On October 23rd, Bolivian president Evo Morales gave a press-conference in which he stated that a right-wing coup d’etat was underway in the country. With victory practically assured in the first round of the presidential election, the returning incumbent claimed that widespread right-wing extremist violence was being used in an attempt to interfere with vote counting and certification of the election’s results.
“A coup is underway, carried out by the right-wing with foreign support…what are the methods of this coup attempt? They’re not recognizing or waiting for election results, they’re burning down electoral courts, they want to proclaim the second-place candidate as the winner.”
This bears many parallels with Bolivia’s regional geo-strategic partner, Venezuela. Following the clear victory of Venezuelan president Nicolas Maduro in his 2018 bid for re-election, the US regime-change machine went into fifth gear, with the attempt to install the usurper Juan Guaidó as president through a combination of right-wing extremist violence and quasi-legal subterfuge. Both countries possess extremely valuable natural resource deposits which make them compelling targets for American neo-imperialism in what many American foreign policy thinkers (including, most famously, John Bolton) see as “our hemisphere.”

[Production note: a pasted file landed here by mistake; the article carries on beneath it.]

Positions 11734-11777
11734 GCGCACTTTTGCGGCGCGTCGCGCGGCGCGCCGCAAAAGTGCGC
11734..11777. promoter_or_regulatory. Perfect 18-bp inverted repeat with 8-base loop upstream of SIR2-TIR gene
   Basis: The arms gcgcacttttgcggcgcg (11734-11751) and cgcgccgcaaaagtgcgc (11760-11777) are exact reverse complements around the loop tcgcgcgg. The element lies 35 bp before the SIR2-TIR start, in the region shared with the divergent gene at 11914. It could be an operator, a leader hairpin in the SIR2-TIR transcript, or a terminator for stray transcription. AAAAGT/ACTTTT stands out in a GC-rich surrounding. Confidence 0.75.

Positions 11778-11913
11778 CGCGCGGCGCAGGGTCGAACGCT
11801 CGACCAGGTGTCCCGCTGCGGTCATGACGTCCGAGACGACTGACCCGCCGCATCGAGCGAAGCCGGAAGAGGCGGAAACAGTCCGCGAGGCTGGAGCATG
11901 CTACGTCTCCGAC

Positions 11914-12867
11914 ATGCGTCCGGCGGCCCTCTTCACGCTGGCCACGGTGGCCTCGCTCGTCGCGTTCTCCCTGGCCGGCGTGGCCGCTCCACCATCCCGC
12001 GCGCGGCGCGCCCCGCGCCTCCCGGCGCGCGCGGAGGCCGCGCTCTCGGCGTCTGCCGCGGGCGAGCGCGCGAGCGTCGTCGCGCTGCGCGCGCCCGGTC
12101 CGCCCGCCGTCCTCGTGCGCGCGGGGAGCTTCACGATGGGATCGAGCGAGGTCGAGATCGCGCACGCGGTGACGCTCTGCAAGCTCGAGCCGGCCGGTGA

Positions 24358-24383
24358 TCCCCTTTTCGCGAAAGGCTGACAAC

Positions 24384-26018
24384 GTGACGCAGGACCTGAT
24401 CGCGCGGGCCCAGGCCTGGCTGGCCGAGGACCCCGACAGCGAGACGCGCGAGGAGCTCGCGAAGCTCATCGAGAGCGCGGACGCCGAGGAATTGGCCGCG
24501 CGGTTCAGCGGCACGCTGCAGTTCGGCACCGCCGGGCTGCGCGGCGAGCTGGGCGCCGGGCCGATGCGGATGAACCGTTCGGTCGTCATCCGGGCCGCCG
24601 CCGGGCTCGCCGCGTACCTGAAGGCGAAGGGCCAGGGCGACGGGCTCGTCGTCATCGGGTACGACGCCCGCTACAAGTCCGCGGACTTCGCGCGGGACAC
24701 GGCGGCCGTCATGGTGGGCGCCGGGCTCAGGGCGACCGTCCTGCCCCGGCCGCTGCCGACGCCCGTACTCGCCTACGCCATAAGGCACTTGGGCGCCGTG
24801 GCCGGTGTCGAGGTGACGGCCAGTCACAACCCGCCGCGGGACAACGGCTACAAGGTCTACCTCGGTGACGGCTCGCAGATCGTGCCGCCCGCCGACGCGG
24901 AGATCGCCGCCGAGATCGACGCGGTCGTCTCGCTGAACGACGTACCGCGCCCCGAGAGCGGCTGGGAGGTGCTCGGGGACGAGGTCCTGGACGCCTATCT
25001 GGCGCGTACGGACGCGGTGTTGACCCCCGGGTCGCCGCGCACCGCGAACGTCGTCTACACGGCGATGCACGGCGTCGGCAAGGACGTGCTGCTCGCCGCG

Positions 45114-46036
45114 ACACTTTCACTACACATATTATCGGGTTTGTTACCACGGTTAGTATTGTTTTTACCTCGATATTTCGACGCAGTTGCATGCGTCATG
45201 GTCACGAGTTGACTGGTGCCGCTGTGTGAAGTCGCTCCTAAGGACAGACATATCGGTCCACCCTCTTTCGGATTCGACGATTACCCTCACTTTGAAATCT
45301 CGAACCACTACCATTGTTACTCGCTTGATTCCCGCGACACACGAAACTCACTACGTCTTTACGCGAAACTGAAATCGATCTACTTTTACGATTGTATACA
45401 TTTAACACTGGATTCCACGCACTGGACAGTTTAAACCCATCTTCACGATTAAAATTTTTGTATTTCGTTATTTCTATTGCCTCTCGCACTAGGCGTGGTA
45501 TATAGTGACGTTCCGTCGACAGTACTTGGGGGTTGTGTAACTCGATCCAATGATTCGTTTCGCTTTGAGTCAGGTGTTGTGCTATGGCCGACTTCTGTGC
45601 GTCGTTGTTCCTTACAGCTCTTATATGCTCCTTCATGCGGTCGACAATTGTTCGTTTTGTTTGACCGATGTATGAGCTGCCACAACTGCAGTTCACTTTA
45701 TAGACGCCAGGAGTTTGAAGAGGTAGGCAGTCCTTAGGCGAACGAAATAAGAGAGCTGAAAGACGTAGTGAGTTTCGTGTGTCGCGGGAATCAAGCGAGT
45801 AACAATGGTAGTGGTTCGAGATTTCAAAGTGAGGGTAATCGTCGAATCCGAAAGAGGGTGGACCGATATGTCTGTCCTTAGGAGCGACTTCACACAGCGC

Morales also stated that one of the strategies of right-wing extremists attempting to disrupt the election was to find ways of rendering the votes of rural and indigenous communities uncountable or otherwise irrelevant. He has always received the overwhelming electoral support of rural and indigenous communities. This is entirely predictable, considering that rural and indigenous communities in Bolivia have been the principal economic beneficiaries of the revolution which has been undertaken since Morales was first elected president in 2006.
It is indisputable that Bolivia’s politico-economic spectrum has an ethnic dimension, just as Venezuela’s does. Both countries are highly multi-ethnic, but the overwhelming majority of right-wing extremists using violence in an attempt to unseat Maduro and Morales have been urban, middle-class and, broadly-speaking “white.” In Bolivia, some of these elements resent the effects of Morales’ revolution, which has been to redistribute wealth to rural and indigenous communities through land-reform, but also through the state-sponsored modernization of agriculture. Poverty has been cut in half since 2006.
The seed-capital for this modernization of agriculture was generated by the nationalization of certain strategic industries,